Australian experts are leading an international call to action to stop the soaring rates of low back pain.
Researchers warn the burden of low back pain is at "tipping point" and the current use of X-rays and scans, opioids, injections and surgery to investigate and treat the condition is useless, unnecessary and harmful.
It's estimated that at any one time more than 540 million people are affected by activity-limiting low back pain and it's the most common disability in the world.
Instead of focusing on treatment and management, prevention must be a priority in order to lessen the burden of low back pain, says lead author, Professor Rachelle Buchbinder at Monash University.
"Back pain disability globally has increased by 54 per cent between 1990 and 2015 and its getting worse and its getting worse due to the ageing population as well as the increased size of the population," said Prof Buchbinder.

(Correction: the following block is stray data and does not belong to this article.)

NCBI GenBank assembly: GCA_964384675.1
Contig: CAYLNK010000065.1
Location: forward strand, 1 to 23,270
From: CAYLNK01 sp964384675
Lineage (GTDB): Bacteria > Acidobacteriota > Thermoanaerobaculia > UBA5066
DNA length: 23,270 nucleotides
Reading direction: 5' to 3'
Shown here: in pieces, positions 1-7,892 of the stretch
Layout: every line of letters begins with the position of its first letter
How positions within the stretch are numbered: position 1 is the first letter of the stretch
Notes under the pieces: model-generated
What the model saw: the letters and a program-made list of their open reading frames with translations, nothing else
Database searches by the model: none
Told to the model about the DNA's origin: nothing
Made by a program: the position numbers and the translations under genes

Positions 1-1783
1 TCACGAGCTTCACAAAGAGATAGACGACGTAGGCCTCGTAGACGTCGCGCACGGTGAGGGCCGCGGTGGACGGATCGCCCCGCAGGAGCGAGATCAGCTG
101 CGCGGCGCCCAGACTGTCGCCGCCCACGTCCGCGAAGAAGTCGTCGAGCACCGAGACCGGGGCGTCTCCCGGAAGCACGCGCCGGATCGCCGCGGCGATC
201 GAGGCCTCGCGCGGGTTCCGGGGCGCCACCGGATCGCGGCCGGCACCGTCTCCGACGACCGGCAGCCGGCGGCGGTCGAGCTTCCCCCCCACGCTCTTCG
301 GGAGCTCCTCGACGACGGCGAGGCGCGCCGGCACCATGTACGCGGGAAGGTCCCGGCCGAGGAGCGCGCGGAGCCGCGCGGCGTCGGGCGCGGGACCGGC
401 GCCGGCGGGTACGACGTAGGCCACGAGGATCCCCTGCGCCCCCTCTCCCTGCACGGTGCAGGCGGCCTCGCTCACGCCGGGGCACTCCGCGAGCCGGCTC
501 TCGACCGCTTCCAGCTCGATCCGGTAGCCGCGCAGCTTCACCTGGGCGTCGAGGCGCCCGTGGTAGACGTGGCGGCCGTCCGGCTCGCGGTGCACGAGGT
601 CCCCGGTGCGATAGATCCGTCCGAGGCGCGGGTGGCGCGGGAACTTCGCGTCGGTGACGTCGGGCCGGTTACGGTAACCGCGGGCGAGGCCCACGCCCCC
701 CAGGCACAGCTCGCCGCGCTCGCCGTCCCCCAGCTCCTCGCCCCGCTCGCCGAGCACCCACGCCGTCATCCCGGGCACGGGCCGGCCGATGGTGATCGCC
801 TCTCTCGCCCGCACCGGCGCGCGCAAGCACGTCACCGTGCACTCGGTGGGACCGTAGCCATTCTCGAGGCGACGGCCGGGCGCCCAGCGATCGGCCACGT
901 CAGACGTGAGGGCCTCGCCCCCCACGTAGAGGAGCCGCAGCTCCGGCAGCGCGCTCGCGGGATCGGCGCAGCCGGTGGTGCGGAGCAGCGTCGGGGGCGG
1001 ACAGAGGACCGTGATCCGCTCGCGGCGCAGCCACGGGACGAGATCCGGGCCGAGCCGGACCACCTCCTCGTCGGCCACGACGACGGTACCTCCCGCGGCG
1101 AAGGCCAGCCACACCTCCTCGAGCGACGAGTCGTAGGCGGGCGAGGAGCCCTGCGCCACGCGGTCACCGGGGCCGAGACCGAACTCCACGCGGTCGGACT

University of Sydney author Professor Chris Maher said millions of people across the world are getting the wrong care for low back pain.
“More care does not mean better care. More aggressive treatments for low back pain have little proven benefit and have the potential to make things significantly worse for patients.
“Evidence suggests that low back pain should be managed in primary care, with the first line of treatment being education and advice to keep active and at work.
“However, in reality, a high proportion of patients worldwide are treated in emergency departments, encouraged to rest and stop work, are commonly referred for scans or surgery, or prescribed pain killers including opioids, which are discouraged for treating low back pain.”
She's calling for programmes to tackle obesity and low levels of physical activity to help reduce the affects in daily life.
She said staying active, exercising, maintaining a healthy weight are key to managing back pain.